$8.5M short-term rental scam targeted ‘astonishing’ number of victims, prosecutors say – NBC Southern California

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Two men accused of targeting unsuspecting travelers in a complex $8.5 million short-term rental scam that involved several Southern California properties are facing federal fraud charges.

The suspects used Airbnb, Vrbo and similar platforms to orchestrate a secret bidding war among users by posting multiple listings for the same property at different prices for the same night, the the U.S. Department of Justice said. The highest bidders were allowed to rent a property and lower bidders were steered to other less popular and inferior properties also owned and operated by the defendants, according to the department’s news release.

Shray Goel, 35, of Miami, and Shaunik Raheja, 34, of Denver, ran what prosecutors called a double-booking, bait-and-switch scheme that included discrimination against Black people, according to the Department of Justice.

They were charged Wednesday in an indictment that accuses them of fraud involving more than 10,000 short-term rental reservations linked to nearly 100 properties across 10 states, including California. The short-term rental business operated by the defendants went by several names, including Abbot Pacific LLC.

“To carry out the fraudulent scheme, Goel and Raheja allegedly double-booked properties through multiple listings of the same property on Airbnb and Vrbo, and then invented bogus last-minute excuses – often claiming plumbing problems – to cancel overbooked guests or trick them into moving to inferior replacement accommodations,” the DOJ said in a news release.

The California properties owned and leased through the company included locations in Los Angeles, Malibu and Marina Del Rey.

“Members of the conspiracy profited from the scheme by running a secret bidding war for the properties – meaning they posted multiple listings for the same property at different prices for the same night, allowed the highest bidder to rent a particular property, and then cancelled or switched the lower-paying guests to a different property in the area,” the DOJ said.

Properties were kept at maximum capacity by baiting and tricking guests into booking the popular listings, then “steering overbooked guests at the last minute to less popular and open listings in the same area,” prosecutors said.

When deciding which guests to rent to and which guests to book elsewhere, the defendants avoided renting to guests they perceived to be Black, prosecutors said.

“This deplorable scheme victimized thousands of consumers and families across the country, some of whom allegedly were discriminated against because of racial bias,” U.S. Attorney Martin Estrada said in a statement. “Fueled by greed, the defendants deceived consumers about the locations and conditions of properties, canceled reservations to double-book properties and based on racial prejudices, and lied to victims leaving them scrambling to find last-minute replacement accommodations. The sheer number of victims is astonishing, as is the millions of dollars earned though the scheme that took advantage of the reputations of online rental platforms that offer a valuable service.”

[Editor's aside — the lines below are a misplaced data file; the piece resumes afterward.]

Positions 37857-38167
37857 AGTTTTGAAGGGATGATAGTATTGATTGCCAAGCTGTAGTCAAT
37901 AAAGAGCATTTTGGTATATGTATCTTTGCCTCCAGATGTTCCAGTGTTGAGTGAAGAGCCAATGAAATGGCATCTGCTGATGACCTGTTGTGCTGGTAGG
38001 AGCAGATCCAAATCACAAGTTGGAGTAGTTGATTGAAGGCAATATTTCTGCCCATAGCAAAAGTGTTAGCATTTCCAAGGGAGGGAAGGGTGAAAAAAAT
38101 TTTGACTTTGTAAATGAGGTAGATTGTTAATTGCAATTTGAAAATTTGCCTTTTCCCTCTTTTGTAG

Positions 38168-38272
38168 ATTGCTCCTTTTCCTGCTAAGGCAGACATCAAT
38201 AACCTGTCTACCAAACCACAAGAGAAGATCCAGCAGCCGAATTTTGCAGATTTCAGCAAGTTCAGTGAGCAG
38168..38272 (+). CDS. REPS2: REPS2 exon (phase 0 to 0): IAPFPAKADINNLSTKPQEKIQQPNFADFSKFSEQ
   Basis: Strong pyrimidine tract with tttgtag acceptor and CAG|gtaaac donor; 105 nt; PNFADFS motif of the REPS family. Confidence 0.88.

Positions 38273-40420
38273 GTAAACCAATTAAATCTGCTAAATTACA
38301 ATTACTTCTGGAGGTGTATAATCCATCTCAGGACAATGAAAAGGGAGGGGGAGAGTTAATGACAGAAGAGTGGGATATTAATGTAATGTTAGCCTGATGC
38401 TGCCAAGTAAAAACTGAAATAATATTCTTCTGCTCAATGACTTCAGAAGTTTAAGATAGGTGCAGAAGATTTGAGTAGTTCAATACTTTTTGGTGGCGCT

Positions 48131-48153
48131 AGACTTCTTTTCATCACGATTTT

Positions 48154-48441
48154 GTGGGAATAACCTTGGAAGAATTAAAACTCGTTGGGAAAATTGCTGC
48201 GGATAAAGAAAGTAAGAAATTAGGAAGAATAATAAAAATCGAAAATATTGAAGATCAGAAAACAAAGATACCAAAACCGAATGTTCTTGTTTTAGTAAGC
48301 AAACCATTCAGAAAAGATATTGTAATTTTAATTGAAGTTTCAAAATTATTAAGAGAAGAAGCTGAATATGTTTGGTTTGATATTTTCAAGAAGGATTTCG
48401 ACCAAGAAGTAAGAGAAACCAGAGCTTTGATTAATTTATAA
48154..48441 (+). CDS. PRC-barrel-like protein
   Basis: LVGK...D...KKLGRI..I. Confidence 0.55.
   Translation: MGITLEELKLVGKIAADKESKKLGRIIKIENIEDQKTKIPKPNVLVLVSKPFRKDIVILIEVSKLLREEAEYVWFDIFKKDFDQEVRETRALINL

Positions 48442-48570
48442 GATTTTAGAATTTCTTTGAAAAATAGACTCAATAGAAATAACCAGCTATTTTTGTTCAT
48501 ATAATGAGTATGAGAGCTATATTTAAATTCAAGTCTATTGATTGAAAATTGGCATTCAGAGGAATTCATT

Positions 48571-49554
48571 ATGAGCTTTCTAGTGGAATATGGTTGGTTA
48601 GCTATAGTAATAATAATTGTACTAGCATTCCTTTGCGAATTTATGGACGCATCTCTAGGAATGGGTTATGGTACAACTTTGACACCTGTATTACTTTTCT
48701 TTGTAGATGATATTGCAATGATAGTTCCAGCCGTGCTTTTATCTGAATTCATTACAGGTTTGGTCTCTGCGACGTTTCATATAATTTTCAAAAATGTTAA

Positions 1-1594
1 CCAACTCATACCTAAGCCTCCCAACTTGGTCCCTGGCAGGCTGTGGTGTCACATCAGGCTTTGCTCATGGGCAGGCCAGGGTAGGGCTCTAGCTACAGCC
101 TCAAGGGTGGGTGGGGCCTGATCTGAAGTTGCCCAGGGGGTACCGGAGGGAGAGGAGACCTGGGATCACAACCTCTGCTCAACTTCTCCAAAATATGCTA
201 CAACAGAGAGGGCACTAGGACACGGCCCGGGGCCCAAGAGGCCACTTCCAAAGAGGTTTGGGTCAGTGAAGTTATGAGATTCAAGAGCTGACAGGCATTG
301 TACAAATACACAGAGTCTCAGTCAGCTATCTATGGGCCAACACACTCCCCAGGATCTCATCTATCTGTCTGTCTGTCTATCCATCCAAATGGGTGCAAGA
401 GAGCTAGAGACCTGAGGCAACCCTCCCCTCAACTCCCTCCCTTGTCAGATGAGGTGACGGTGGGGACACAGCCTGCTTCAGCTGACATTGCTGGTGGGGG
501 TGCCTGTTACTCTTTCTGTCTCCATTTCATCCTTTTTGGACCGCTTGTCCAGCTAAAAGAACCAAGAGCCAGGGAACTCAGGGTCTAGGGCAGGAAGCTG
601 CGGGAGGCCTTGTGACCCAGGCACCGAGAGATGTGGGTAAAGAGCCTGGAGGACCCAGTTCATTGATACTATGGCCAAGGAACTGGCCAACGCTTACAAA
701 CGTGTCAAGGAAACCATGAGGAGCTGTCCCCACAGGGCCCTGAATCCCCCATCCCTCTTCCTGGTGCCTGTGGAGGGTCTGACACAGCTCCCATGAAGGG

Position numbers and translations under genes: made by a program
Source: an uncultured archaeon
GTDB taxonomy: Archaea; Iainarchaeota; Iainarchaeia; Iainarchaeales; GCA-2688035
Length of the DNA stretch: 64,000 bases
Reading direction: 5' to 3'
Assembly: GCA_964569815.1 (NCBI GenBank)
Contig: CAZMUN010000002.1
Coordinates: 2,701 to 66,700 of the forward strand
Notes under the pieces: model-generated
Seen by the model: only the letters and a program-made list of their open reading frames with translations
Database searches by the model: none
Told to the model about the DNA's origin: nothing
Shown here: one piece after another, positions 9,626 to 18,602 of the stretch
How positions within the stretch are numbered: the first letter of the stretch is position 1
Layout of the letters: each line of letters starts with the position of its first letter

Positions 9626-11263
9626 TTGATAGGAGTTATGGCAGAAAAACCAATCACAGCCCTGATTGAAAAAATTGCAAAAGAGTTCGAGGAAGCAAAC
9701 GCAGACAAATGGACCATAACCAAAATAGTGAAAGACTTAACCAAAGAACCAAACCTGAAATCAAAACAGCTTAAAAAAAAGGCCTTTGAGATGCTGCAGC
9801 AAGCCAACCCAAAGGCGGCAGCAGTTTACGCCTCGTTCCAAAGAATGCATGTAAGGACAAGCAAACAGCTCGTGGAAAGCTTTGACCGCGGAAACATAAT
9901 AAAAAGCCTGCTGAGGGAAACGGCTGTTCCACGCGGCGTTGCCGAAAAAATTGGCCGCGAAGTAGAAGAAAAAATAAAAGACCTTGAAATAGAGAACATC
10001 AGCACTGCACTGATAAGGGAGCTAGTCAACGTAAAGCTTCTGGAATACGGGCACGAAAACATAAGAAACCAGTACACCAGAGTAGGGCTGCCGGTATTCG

Goel, Raheja and others involved in the alleged scheme used fake host names other people’s identities to list properties, the DOJ said. The fake host accounts helped conceal their own identities, allowing the double-booking of properties and posting of fake reviews for their properties, prosecutors said.

Negative reviews were falsely discredited and, in some cases, the defendants posted bogus negative reviews about the guests who posted them, according to the DOJ.

The superseding indictment charges Goel and Raheja with conspiracy to commit wire fraud and 13 counts of wire fraud. Goel is additionally charged with two counts of aggravated identity theft.

The conspiracy and wire fraud charges each carry a possible sentence of up to 20 years in federal prison. There is a two-year mandatory consecutive sentence for the aggravated identity theft counts, the DOJ noted.

Prosecutors said both Airbnb and Vrbo are cooperating with the government in the investigation.

It was not immediately clear whether the defendants have an attorney who can speak on their behalf.

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